Google, on the other hand, was quickly becoming as reliable a brand as Microsoft. Google released its ultra lightweight, simple to use Chrome browser in 2008. In time, Chrome has become the competition for browser traffic, while IE has slowly eroded.
Chrome this week surpassed IE for worldwide browser traffic, according to data published by analysis firm Global Stats Counter. Chrome has darted past IE before for a few hours at a time; this week represents the first time it has sustained the top spot for more than a week. Chrome accounts for 31.88% of web traffic, while IE accounts for 31.74%. Firefox accounts for 25.86%, with Safari (Apple’s bundled browser) and Opera (an independent, open source alternative) bringing up the rear.
Source: Global Stats
How the mighty fell
Chrome’s ascendancy is attributable to a few causes. Over time, even the most curmudgeonly of computer users have become more savvy and less tolerant of IE’s flaws. The rise of ‘netbook’ mini laptops, running Linux instead of Windows, is also a contributor. These computers tend to come with Chrome as a default web browser. The difference is particularly strong in the developing world, where these cheap laptops were far more popular.
Another contributor might be the rise in tablet and mobile computing, where iOS and Android dominate over Windows Phone.
In the US and Australia, IE still dominates with closer to 40% of market share, and Chrome and Firefox are much closer with 20-25% each. This suggests that in developed economies, there are still plenty of casual internet users who use the stock standard browser available with their (Windows) computer.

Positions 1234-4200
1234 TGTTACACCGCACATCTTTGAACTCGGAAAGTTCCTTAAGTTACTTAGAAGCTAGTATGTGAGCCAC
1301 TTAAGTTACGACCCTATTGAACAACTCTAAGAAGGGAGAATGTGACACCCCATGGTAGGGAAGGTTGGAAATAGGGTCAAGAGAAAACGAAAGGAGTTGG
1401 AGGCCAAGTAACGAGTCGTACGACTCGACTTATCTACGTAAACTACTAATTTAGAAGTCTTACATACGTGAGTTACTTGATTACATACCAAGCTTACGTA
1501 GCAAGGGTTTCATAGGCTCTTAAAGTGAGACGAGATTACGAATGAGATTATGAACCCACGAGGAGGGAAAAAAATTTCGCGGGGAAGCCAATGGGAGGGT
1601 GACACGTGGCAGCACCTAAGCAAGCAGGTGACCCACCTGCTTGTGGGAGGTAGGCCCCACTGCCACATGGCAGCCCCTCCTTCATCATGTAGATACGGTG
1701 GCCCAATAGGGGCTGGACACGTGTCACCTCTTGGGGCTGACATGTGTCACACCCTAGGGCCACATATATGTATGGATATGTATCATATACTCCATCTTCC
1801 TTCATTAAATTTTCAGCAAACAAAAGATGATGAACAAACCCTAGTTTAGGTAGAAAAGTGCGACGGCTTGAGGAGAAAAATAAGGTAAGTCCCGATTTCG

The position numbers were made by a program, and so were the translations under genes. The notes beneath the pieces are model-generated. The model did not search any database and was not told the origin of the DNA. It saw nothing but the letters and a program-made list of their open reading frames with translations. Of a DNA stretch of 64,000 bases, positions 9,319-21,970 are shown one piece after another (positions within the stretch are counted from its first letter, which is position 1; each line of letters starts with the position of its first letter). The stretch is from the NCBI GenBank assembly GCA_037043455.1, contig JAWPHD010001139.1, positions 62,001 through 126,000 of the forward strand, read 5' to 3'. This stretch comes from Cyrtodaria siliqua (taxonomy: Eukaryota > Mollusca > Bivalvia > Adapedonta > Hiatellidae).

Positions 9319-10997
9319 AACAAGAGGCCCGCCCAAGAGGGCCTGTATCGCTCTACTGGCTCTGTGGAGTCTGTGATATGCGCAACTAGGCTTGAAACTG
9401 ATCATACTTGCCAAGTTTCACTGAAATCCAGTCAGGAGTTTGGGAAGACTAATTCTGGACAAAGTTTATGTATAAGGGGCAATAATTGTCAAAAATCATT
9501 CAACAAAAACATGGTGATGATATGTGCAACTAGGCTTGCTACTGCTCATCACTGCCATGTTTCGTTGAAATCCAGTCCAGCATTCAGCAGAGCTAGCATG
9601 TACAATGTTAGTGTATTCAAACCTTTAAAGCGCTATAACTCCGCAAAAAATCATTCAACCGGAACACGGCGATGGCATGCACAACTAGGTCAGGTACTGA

The stats provided only concern browser traffic. It can’t calculate the number of people actually using which browser. It’s just as easy to conclude that users of Chrome and Firefox are, overall, bigger users of the internet, and bigger users of bandwidth heavy applications like Youtube and other video streaming services.
How does this concern me?
Switching browsers is one way to speed up or improve your internet experience. If you’re using IE, make sure you’re not using an old build of IE. By now, anything below version 7 has been exploited or otherwise made redundant by advances in technology. But overall, Firefox and Chrome are both ‘smaller’ browsers – they tax your computer’s resources far less, and concentrate on rendering pages quickly. They’re both also quite secure.
Your choice of ISP can also impact your browsing speed. ISPs like TPG, Internode and Optus (1300 137 897) have the resources to mirror some websites here in Australia – meaning that you will be accessing a local server for many popular sites, rather than trying to grab the information from an overseas server. This might not seem important when data moves ‘at the speed of light’, but your internet connection is never a straight line from one place to another. Often, your connection will be switched dozens of times before reaching its target, so mirroring in effect limits the number of transfers your connection needs to take.
For more information, call us on 1300 106 571.